Video: Static-Control Flooring and Walking Body Voltage

August 4, 2017

To be sure your ESD floor protects sensitive electronics, you must perform two tests: resistance and walking body voltage. In this video, we explain the term “walking body voltage,” and tell you why conductivity, or a floor’s ability to ground static charges, is only one component of a fully functioning ESD floor. You’ll learn why low-charge generation is an equally important consideration, and how to perform the industry-approved walking body voltage test.

Visit our Learning Center to find out more about walking body voltage.

For help or advice about choosing an ESD floor, call us on 617-923-2000, email [email protected]rx.com, or visit our Guide to ESD Flooring Selection.

In this video, we’re going to show you a simple test you can do to make sure your flooring is safe.

In the previous video, we showed you how to conduct a Resistance test. If you haven’t watched that yet, we recommend you do that now, and then return to this video.

The resistance test measures how fast static will discharge to ground. But there is no correlation
between resistance and the amount of static generated when people walk across the floor. Your floor could pass a resistance test with flying colors– and still generate enough static to wreak havoc.

Suppose a 9-1-1 dispatch operator returning from a break walks to her desk, accumulating 2000 volts
of static electricity. The voltage is too low to give her a shock; in fact, she never feels the static at all. With the tip of her finger, she could wipe out all the data on her computer.

The static that’s generated when we walk is called walking body voltage. To measure that voltage, we use a charge monitor. Something like the instrument in my hand.

Here’s a great example of what we’re talking about. In this clip, a person is stepping
across a conductive vinyl floor while wearing special static-control heel straps. This is what a heel strap looks like for those of you who’ve never seen one. Notice they are generating less than 25 volts of static. That’s very good.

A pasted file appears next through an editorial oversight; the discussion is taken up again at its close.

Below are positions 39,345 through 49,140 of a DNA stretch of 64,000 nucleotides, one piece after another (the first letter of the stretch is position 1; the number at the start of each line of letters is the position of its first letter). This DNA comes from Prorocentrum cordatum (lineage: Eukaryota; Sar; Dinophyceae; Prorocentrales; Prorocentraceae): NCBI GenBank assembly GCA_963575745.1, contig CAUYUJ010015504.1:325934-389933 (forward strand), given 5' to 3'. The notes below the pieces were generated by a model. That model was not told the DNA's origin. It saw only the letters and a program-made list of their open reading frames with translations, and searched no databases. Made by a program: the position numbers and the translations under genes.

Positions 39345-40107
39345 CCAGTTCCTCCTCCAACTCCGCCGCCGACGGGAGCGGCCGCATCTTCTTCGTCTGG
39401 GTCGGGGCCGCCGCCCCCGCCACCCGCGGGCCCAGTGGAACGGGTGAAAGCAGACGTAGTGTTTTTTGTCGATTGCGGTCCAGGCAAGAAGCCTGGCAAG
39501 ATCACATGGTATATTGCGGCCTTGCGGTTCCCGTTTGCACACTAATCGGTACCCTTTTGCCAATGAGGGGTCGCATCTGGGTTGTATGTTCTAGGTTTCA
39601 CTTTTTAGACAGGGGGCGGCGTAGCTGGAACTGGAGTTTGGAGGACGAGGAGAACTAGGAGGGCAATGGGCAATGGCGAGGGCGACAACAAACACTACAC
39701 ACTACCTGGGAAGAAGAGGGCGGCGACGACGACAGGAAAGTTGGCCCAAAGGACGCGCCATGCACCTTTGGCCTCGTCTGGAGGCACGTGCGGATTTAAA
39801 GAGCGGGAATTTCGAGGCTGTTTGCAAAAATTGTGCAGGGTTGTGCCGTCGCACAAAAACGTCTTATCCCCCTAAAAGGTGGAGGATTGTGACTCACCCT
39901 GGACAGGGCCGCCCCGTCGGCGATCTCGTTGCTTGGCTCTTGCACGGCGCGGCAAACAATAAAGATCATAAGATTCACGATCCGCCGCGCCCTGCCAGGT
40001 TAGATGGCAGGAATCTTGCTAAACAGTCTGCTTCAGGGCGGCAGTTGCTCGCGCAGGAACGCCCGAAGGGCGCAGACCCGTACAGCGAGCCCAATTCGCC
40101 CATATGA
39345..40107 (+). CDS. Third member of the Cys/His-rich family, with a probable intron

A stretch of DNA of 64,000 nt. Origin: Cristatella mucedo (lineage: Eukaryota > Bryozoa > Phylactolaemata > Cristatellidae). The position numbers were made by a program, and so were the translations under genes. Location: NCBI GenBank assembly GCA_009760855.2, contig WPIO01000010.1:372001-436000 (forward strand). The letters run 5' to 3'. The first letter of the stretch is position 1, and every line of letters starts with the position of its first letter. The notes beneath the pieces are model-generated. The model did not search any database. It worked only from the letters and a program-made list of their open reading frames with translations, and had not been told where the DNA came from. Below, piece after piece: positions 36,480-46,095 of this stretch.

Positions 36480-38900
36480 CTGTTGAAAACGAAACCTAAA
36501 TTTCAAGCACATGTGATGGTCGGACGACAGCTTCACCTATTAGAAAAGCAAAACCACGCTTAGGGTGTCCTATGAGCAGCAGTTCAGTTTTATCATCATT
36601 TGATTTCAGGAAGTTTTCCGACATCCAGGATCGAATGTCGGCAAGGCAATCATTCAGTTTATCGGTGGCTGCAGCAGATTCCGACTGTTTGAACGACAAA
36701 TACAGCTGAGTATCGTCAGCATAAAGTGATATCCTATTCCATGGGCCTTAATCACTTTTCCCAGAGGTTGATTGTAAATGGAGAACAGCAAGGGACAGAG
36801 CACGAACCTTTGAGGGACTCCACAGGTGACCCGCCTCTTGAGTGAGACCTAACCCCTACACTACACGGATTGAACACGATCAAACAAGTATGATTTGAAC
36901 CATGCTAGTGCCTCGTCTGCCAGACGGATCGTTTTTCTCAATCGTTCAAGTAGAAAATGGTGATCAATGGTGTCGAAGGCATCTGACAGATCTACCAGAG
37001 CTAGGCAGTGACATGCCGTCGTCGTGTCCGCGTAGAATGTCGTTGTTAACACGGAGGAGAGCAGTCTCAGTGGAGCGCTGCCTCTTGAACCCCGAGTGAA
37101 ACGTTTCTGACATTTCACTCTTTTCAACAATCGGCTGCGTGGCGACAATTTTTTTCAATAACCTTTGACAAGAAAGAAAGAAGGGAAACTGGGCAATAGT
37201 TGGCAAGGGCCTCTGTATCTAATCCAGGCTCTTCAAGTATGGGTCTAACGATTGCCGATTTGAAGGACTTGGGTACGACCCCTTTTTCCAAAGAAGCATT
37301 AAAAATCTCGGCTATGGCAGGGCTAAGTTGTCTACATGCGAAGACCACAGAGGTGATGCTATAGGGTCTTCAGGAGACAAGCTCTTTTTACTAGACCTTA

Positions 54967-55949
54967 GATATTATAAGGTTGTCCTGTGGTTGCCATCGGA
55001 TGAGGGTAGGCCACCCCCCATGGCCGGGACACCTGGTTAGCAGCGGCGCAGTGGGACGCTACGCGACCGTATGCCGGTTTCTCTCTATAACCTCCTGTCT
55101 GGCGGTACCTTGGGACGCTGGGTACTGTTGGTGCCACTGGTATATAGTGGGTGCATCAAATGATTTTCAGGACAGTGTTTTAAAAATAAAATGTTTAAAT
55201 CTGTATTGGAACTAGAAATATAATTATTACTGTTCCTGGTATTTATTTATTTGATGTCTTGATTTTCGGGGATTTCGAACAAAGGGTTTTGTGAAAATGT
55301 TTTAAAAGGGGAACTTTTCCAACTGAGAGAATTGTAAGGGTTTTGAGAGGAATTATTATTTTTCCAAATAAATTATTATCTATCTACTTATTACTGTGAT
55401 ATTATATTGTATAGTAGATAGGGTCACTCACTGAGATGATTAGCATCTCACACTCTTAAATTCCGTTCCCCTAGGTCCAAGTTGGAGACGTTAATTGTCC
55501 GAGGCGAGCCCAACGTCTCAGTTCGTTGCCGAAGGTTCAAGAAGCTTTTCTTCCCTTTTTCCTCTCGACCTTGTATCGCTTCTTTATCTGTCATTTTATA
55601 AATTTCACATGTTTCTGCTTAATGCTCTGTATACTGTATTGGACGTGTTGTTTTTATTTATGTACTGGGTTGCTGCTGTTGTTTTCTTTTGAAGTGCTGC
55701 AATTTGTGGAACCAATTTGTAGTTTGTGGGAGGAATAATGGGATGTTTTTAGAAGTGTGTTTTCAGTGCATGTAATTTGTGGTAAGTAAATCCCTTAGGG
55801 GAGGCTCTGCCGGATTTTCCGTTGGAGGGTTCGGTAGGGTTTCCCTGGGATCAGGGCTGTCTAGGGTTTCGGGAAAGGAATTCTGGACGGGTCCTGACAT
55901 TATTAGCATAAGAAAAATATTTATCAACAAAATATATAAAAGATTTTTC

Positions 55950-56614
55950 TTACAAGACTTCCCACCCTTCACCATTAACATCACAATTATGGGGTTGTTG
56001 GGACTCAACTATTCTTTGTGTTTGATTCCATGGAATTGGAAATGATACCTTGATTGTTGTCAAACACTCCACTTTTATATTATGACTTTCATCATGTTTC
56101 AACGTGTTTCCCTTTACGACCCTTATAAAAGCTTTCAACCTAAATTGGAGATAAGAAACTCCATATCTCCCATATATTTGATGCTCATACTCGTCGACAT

Now look what happens when the same person walks on the same floor wearing a pair of ordinary sneakers. 3,000 volts. That’s enough to destroy, damage, or corrupt equipment. This is why you need to do two tests: a Resistance test and a Walking Body Voltage test. And this is why we always tell our clients that they should never specify a floor just because a supplier tells them how conductive that floor is.

In order to serve your needs, the floor must also be low static generating. The static generated by walking has partly to do with the floor, and partly to do with the type of shoes the person is wearing. Someone in shoes with plastic soles–an insulator–will accumulate more static than a
person wearing leather-soled shoes.

ESD footwear varies too. That’s why it’s important to test the floor with the subject wearing a variety of footwear. In a mission-critical environment, the floor should generate less than 500 volts of static. In areas where sensitive electronics are handled, the floor must generate less than
100 volts of static electricity and preferably even lower than 25 volts.

So remember, you must conduct this test using a variety of footwear in order to find the most
appropriate ESD flooring.

For more information about Walking Body Voltage tests, or to view ESD flooring options, visit Staticworx, your trusted ESD flooring partner.

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StaticWorx high-performance static-control floors protect electronic components, explosives, and high-speed computers from damage caused by static electricity. ESD flooring is part of a system. Choices should always be based on objective, researched evidence. When you partner with us, we look at all possible items that may need to integrate with the floor, and, focusing on your goals and objectives, help you find the right floor for your application.